SENATOR Joseph Lieberman plays one of the most tangled games of "Twister" in US politics.
He is a knee-jerk lefty on most domestic issues but a decided hawk on foreign affairs. The ardently conservative National Review endorsed his first run for the US Senate, but the ardently liberal Americans for Democratic Action regularly gives him high marks (2002 ADA rating: 85 percent). In 1998 he famously condemned President Clinton's extramarital behavior as "immoral," but on the campaign trail in 2003, he routinely invokes -- and claims to embody -- Clinton's political legacy.
Lieberman casts himself as an independent Democrat of firm convictions who refuses to pander to his party's noisy left wing. Yet he has abandoned most of the positions that used to epitomize his political independence, including support for school choice, opposition to racial preferences, and endorsement of private Social Security accounts.
But nothing distinguishes Lieberman from other prominent Democrats more than religion. As Al Gore's running mate in 2000, he became known for his frequent references to God and forceful calls for more religion in public life. "As a people we need to reaffirm our faith and renew the dedication of our nation and ourselves to God and God's purpose," he said in a speech at the Fellowship Chapel in Detroit. He reminded his audience: "George Washington warned us never to `indulge the supposition that morality can be maintained without religion.' "
That speech was praised by many conservatives, but it was sharply criticized by liberals who took it as an attack on church-state separation. The quotation from Washington particularly rankled. "To even suggest that one cannot be a moral person without being a religious person is an affront to many highly ethical citizens," wrote Abraham Foxman of the Anti-Defamation League.
But Lieberman didn't back down. In a speech at Notre Dame two weeks before the election, he again emphasized the importance of faith to civil society. "The line between church and state is an important one," Lieberman said, but "we have gone far beyond what the Framers ever imagined in separating the two. . . . We have practically banished religious values and religious institutions from the public square." He suggested again that public religion is necessary to combat moral decay. "People of faith are working to repair some of the worst effects of our damaged moral and cultural life, and because of their good works and that of others, we have made real progress in reducing teen pregnancy, youth violence, and abuse."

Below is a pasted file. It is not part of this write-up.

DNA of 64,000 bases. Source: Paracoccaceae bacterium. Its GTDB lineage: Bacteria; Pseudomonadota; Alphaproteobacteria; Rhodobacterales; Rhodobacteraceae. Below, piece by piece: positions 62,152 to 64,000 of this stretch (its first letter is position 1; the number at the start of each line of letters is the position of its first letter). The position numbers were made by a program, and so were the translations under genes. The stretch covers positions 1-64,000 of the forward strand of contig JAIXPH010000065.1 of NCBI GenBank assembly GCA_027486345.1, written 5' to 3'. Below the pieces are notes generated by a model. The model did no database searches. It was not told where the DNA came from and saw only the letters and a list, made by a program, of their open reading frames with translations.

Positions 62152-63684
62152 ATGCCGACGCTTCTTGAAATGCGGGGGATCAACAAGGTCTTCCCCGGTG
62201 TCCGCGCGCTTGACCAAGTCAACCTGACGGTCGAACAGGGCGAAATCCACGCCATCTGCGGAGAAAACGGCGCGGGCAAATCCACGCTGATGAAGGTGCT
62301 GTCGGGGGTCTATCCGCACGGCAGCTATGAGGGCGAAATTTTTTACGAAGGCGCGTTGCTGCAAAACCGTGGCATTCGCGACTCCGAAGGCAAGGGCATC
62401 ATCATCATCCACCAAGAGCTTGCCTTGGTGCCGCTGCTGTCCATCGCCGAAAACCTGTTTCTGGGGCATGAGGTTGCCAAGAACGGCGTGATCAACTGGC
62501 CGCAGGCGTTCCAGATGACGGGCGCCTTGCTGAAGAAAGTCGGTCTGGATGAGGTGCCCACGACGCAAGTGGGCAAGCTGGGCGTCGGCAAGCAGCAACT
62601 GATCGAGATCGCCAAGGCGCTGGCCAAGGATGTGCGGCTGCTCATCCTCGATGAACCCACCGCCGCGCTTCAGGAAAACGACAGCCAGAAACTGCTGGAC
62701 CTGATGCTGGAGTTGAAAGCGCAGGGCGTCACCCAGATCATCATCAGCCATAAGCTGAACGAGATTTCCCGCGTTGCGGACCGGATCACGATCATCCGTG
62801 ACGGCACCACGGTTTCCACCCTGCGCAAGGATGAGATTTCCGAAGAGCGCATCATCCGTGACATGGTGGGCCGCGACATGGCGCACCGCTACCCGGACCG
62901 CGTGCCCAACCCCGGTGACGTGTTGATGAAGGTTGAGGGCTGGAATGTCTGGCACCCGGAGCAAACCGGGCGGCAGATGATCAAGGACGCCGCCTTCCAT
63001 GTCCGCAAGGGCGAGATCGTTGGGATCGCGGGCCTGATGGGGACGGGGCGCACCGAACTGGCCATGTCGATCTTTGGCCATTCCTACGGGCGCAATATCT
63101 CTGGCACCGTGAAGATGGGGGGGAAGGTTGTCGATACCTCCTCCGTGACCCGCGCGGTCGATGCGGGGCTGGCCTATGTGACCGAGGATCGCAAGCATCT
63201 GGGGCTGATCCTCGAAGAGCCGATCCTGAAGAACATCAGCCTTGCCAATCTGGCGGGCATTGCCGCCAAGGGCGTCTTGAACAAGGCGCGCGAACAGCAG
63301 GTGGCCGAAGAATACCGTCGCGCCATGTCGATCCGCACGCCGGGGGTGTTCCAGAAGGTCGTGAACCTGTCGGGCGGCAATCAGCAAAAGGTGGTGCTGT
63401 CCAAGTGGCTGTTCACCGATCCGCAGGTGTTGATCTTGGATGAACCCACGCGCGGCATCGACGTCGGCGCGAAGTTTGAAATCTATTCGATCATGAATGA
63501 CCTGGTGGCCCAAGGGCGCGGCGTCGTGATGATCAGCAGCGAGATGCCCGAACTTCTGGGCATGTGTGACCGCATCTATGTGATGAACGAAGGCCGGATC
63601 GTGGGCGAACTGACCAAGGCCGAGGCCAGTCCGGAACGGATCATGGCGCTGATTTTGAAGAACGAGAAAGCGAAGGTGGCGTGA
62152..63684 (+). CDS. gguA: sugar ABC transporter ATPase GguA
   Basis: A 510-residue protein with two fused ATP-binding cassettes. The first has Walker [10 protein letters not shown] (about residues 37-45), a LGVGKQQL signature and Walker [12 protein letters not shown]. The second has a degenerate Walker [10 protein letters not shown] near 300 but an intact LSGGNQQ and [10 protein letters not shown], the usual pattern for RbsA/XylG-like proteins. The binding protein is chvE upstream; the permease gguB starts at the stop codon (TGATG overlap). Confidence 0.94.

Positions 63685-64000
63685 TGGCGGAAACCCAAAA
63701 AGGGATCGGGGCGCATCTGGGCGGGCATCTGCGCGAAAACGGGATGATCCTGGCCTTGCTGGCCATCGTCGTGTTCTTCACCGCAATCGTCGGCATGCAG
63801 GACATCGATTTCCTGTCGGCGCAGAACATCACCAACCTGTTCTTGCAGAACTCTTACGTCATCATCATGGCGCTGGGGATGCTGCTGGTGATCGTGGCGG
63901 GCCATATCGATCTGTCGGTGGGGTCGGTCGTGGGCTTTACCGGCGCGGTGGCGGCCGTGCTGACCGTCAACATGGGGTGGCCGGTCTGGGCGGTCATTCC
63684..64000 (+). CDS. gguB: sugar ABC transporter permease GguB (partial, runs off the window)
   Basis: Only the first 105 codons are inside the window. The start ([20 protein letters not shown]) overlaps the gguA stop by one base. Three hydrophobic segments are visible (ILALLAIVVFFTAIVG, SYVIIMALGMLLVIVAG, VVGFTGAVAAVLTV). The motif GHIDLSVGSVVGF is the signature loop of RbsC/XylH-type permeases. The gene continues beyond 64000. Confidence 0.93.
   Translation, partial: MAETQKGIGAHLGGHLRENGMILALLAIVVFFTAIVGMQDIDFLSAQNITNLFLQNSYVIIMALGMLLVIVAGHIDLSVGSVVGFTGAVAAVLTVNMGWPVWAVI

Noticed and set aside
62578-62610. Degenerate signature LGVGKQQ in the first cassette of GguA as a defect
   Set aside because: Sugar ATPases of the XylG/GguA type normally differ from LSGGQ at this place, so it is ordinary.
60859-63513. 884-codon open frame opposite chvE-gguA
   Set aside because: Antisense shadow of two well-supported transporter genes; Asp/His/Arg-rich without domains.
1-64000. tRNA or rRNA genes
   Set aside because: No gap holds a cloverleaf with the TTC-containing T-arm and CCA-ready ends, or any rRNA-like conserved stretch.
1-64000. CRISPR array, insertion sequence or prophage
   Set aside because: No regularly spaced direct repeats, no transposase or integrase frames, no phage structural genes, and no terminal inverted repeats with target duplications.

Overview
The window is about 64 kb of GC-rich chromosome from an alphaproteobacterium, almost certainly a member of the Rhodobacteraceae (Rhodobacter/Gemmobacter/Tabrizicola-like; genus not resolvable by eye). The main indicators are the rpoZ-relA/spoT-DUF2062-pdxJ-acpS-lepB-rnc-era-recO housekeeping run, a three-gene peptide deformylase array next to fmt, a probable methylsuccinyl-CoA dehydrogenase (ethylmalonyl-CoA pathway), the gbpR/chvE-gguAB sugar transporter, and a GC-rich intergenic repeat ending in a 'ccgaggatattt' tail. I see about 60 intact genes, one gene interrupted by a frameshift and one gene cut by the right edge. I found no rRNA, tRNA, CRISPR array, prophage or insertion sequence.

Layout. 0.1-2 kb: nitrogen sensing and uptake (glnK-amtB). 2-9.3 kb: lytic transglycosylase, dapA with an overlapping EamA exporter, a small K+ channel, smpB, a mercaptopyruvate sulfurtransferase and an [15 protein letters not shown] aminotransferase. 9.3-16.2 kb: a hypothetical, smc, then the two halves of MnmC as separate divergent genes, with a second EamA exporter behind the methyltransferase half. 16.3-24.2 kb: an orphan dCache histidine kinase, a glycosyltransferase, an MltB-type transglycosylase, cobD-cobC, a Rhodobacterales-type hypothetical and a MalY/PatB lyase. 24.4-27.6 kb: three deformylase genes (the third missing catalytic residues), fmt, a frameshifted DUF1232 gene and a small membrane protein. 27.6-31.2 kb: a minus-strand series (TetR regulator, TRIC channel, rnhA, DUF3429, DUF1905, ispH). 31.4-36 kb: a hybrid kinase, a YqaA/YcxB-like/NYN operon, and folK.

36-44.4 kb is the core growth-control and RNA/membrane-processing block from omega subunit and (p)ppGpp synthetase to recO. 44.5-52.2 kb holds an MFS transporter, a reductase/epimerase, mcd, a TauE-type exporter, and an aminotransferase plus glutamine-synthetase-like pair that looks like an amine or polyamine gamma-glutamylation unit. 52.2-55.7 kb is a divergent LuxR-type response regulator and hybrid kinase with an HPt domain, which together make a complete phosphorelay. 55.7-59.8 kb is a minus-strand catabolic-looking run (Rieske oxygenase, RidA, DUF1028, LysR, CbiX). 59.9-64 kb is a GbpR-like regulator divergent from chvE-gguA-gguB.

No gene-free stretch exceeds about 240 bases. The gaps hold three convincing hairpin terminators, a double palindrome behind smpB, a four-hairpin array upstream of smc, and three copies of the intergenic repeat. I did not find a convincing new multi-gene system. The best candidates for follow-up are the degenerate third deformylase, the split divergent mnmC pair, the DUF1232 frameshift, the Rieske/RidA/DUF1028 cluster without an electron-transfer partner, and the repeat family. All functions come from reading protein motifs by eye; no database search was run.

Lieberman may backtrack and flip-flop on other issues, but religion, it would seem, is one subject on which he refuses to waffle.
Or is it?
During a visit to The Boston Globe last week, he was asked again about that 2000 speech. Did he really mean to assert that religion is necessary for morality?
He could have answered "yes," and observed that just as medicine tends to make society more healthy, religion tends to make society more ethical. He could have explained that Judeo-Christian teachings are a well-spring of the civic virtues a sound democracy requires. He could have pointed out that even Thomas Jefferson, skeptical deist though he was, considered religion "the alpha and omega of the moral law" and used government funds to underwrite the religious services held in the Capitol and other federal buildings.
But he didn't. Instead of defending the stance he had articulated with such apparent conviction in 2000, Lieberman scuttled away from it.
That quote of Washington's had been "taken out of context," he told his questioner. The "remarkable" thing about the American system "is that while the Declaration says that we get these rights to life, liberty, and the pursuit of happiness as an endowment from our Creator, one of those rights is to not believe in the Creator."
As for the notion that religion is a mainstay of morality, Lieberman was having none of it. "All of us" know people who are religious but sleazy, he said, and other people, "totally religiously not observant," who lead "extremely moral and decent" lives. "I think that context was left out of that quote from Washington, which is the way I believe he meant it."
Actually, it's pretty much the opposite of what Washington meant. It's also pretty much the opposite of what Lieberman meant when he quoted him. Why the about-face? Because this time he was talking not to worshippers in church but to journalists at a newspaper? Because in 2003 he is trying to woo liberal voters in Democratic primaries, while in 2000 he was appealing to moderates and conservatives in the general election?
Both are plausible. But so is this: Voters are unlikely to repose much faith in a candidate whose views on everything -- even faith -- can always be changed in the interest of winning at "Twister."
Jeff Jacoby's e-mail address is email@example.com.